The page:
Purchase this article with an account.
Paolo Garimoldi, Elias Premi, Maurizio Chiaravalli, Jennifer Cattaneo, Claudio Azzolini; Conjunctival autograft for pterygium: clinical study in primary and recurrent pterygium. Invest. Ophthalmol. Vis. Sci. 2017;58(8):5710.
Download citation file:
© ARVO (1962-2015); The Authors (2016-present)
Aim of the study is to evaluate the incidence of recurrences of pterygium after surgical excision with conjunctival autograft.
32 eyes of 26 patients, 18 male and 8 female, mean age 39 years, underwent to pterygium surgery. Considering ethnicity, 4 patients were Caucasian, 5 Hispanic, 17 Africans. Nine eyes presented at baseline a recurrent pterygium and 23 a primary pterygium. Two patients presented temporal and nasal pterygium in both eyes (double pterygium).Surgical procedure included pterygium excision with wide removal of the fibrovascular membrane 3-4 mm long, backward positioning of the conjunctiva and conjunctival autograft, usually taken from the upper limbus, on the bared sclera. Conjuctival graft was fixed with fibrin glue. Bandaging was maintained 24 hours long.Post operative therapy included topical antibiotics, topical steroids, tears substitutes and oral steroid for one month.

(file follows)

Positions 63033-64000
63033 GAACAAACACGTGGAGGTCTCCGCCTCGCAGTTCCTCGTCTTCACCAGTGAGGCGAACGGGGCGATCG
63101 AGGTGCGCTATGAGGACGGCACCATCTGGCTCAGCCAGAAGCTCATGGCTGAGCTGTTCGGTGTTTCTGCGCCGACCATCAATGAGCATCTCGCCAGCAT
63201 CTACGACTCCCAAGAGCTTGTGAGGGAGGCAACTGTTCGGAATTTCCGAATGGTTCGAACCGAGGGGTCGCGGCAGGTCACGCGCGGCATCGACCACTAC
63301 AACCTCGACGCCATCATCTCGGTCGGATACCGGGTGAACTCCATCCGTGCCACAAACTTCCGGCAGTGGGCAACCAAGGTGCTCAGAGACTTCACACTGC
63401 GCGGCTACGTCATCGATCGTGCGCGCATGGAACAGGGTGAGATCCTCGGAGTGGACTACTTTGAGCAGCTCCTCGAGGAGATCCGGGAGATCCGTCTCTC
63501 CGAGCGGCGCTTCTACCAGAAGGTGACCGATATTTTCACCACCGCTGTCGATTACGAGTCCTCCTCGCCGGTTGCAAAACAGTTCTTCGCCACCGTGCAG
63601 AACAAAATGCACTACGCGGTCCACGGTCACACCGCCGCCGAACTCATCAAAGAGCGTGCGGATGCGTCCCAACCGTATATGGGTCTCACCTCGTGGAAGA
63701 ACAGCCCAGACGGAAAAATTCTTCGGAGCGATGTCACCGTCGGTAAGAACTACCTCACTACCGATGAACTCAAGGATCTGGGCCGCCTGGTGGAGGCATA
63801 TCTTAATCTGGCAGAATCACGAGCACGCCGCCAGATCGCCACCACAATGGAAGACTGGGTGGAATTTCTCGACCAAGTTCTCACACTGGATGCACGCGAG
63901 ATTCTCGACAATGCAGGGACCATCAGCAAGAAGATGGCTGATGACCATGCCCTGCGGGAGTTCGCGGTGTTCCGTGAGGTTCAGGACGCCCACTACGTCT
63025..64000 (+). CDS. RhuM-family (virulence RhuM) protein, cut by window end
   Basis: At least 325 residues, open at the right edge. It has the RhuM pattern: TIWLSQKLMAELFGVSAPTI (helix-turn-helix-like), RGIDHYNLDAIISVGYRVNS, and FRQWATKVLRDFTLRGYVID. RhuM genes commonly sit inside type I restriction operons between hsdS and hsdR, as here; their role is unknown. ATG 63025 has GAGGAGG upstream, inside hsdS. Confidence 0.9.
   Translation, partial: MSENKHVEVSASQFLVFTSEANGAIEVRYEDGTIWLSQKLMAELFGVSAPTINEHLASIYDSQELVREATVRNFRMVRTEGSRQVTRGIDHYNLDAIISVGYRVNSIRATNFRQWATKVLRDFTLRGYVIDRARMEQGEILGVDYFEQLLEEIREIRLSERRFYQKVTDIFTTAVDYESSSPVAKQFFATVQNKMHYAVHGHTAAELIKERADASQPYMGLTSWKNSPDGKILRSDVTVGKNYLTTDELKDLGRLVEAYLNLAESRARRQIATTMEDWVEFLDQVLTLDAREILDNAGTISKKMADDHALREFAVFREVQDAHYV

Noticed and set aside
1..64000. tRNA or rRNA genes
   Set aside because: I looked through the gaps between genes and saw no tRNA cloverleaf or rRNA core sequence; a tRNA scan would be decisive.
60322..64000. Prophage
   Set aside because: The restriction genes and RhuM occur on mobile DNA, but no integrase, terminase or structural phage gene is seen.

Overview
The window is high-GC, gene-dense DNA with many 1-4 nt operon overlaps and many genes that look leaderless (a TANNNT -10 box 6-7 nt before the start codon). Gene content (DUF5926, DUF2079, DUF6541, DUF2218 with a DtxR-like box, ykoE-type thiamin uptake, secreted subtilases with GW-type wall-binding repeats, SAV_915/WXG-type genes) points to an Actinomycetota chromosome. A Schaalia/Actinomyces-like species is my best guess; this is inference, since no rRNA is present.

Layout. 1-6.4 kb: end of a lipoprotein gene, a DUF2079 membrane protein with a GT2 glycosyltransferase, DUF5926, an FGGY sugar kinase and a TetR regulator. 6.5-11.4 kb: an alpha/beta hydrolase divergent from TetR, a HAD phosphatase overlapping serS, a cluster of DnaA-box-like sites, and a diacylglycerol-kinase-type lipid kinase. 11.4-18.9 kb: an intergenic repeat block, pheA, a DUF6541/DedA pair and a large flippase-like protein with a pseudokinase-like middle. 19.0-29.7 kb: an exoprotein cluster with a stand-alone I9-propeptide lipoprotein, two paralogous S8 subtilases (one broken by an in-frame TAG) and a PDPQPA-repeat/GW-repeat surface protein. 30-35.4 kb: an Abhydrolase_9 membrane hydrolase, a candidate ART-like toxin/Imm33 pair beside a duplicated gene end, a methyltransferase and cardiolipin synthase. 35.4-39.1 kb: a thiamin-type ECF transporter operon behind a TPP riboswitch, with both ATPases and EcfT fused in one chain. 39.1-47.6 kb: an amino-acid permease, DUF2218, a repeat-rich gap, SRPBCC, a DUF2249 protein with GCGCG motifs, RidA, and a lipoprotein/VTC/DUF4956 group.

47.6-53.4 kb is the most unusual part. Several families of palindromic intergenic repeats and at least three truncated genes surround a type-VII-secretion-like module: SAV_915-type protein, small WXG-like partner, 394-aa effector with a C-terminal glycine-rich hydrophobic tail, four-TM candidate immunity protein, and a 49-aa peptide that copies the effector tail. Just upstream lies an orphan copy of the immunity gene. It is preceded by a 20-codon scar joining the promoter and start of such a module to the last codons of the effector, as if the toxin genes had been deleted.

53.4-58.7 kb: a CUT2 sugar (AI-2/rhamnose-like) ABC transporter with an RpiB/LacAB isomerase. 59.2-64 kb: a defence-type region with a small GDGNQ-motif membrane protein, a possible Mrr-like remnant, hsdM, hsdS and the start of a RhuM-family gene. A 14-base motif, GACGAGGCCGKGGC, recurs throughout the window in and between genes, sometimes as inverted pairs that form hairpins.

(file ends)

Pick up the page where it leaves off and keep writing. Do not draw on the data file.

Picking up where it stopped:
All eyes had a follow up of at least six months: 28 eyes (87%) had a follow up to one year.;15 eyes (46%) of two years and 4 eyes (12%) up to 3 years. All patients showed conjunctival inflammation that decreased over time and disappeared in a period ranging from one to three months. Pterygium recurrence did not occurred in any patient. We observed a case of postoperative diplopia that resolved spontaneously after 4 days.
Conjuctival autograft seems to be effective in reducing the rate of recurrences. Fibrin glue allows a reduction in surgical time, in postoperative discomfort and in surgical procedures.
This is an abstract that was submitted for the 2017 ARVO Annual Meeting, held in Baltimore, MD, May 7-11, 2017.
This PDF is available to Subscribers Only